There has always been an ongoing debate about which is better and less costly: renting property or owning it? At a certain time in life, everyone starts asking themselves this question: is it better to pay a monthly fee to someone so I can have a roof over my head or is it better to pay to own a place? Which costs less? What’s the difference between the two?
This article is here to answer these questions and help you decide whether it’s better to own a place or to rent one – homeowners vs renters.
Let’s start with some hard data: what do the statistics tell us on the matter? Quick research tells us that Americans are renting nowadays more than they have been in any period of time in the last 50 years. One of the reasons why renting is skyrocketing is the Great Recession in 2008 that greatly impacted the housing market. The current homeownership rate is around 64%% and 36.6% of the households rent their property. The rental vacancy rate is 7.2% – in 2018 that rate rose for the first time since 2009, going from 6.9% to 7.2%.
The average renter credit score was 620 in 2017 and the statistics show that it keeps decreasing year after year which makes it even easier and affordable for people to rent property. More than 90% of the cities in the USA have had an increase in the rent recently but real home prices have risen as well, in some markets as much as 6.9%.
The percentage of renters is rising particularly in the Southland cities. From 2006 to 2016, the percentage of renters in Pasadena has risen by 17% – from 49.9 to 58.3. The renting rate has increased even more drastically in Lancaster – by an impressive percentage of 41. In Orange County, renters are nearing a majority as well – by 2016 47.7% of the people living there are renters.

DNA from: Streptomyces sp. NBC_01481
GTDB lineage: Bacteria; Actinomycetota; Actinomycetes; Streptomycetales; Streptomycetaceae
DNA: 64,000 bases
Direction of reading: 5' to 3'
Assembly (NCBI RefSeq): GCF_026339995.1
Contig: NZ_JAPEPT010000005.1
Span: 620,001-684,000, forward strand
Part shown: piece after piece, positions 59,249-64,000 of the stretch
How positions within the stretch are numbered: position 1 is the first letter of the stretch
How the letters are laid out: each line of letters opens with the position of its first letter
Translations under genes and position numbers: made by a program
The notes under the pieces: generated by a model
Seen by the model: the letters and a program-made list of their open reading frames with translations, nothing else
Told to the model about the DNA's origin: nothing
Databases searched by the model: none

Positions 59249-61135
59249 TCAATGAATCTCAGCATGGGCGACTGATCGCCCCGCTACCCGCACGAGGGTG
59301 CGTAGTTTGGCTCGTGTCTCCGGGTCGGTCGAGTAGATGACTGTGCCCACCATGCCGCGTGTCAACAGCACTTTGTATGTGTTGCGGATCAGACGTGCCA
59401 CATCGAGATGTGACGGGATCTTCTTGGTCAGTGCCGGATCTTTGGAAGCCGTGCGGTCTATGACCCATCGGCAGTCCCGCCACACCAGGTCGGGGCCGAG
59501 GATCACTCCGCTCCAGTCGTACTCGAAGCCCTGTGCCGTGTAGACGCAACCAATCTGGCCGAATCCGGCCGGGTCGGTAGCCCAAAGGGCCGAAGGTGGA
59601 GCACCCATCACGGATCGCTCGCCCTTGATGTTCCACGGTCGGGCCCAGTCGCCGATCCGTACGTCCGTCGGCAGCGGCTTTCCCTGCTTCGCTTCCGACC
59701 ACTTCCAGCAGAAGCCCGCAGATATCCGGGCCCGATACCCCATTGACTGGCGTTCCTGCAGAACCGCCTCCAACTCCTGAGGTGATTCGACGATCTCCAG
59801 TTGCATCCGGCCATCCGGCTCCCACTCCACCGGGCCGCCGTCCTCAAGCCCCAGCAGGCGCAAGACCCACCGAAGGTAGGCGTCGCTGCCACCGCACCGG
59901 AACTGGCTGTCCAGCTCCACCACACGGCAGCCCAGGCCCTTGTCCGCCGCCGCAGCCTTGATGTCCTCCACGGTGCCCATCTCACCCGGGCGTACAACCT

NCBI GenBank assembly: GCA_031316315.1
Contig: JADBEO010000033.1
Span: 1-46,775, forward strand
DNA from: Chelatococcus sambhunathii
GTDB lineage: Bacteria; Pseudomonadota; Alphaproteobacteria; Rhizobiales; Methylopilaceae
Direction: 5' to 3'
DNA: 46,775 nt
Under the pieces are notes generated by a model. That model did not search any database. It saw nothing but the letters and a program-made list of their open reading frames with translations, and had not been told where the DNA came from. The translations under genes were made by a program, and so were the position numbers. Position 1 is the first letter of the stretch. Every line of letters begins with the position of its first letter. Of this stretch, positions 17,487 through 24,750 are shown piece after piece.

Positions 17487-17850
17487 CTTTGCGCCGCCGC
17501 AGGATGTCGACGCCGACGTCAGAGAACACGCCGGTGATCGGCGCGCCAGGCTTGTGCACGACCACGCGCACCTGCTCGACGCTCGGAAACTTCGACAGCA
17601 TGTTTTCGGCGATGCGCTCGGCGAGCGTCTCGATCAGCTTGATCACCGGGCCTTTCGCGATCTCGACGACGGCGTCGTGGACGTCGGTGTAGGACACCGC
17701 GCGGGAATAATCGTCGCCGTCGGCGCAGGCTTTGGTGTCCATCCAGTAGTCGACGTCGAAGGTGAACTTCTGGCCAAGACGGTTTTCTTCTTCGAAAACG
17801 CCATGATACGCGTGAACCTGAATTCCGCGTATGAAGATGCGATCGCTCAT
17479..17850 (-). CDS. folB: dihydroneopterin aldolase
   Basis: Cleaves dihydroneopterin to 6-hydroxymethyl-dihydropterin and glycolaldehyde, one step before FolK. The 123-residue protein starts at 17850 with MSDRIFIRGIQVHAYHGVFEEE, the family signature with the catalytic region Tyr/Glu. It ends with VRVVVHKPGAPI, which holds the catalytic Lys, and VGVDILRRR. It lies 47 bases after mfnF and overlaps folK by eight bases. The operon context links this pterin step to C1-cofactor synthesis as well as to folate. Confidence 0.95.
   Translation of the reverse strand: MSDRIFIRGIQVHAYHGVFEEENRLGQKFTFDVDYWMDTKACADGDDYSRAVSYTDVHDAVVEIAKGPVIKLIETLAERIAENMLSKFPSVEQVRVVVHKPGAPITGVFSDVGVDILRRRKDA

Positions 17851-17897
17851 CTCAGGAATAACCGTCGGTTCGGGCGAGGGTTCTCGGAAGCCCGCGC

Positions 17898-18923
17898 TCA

Many brokers tie this trend to the rising home prices which hits the residents with middle-income hard. The housing prices in South California are increasing every year and it’s becoming impossible for many workers to do anything else but to rent. Some people push for rent-control ordinance that would put a cap on the rental increases but this, on the other hand, will demotivate investors who want to build more houses.
And one last comparison: in 2017, 27% of the mortgaged homeowners were cost-burdened, which means that 30% or more of their income was used for the monthly mortgage payment and other housing expenses. This is about 10% lower than the numbers from 2007. The number of cost-burdened renters has risen over the same span of time – from 45.6% in 2007 to 46% in 2017.
Now that we’ve gone over some data and realized both options can be quite costly, it’s time for a more detailed overview of the renters vs owners dilemma.
Making the choice to live in a rented property or to buy the place where you live affects you in many ways. It’s not just a question of “which choice will let me have more money at the end of the month” but also of lifestyle and the amount of longterm savings you can put aside. Many people believe that buying a home is better than renting because they see owning a place as a growing investment, while actually, it would be much better for them financially to live off renting. Other people keep losing money because they would rather enjoy the flexibility and the fact that they have minimum responsibility when they rent property.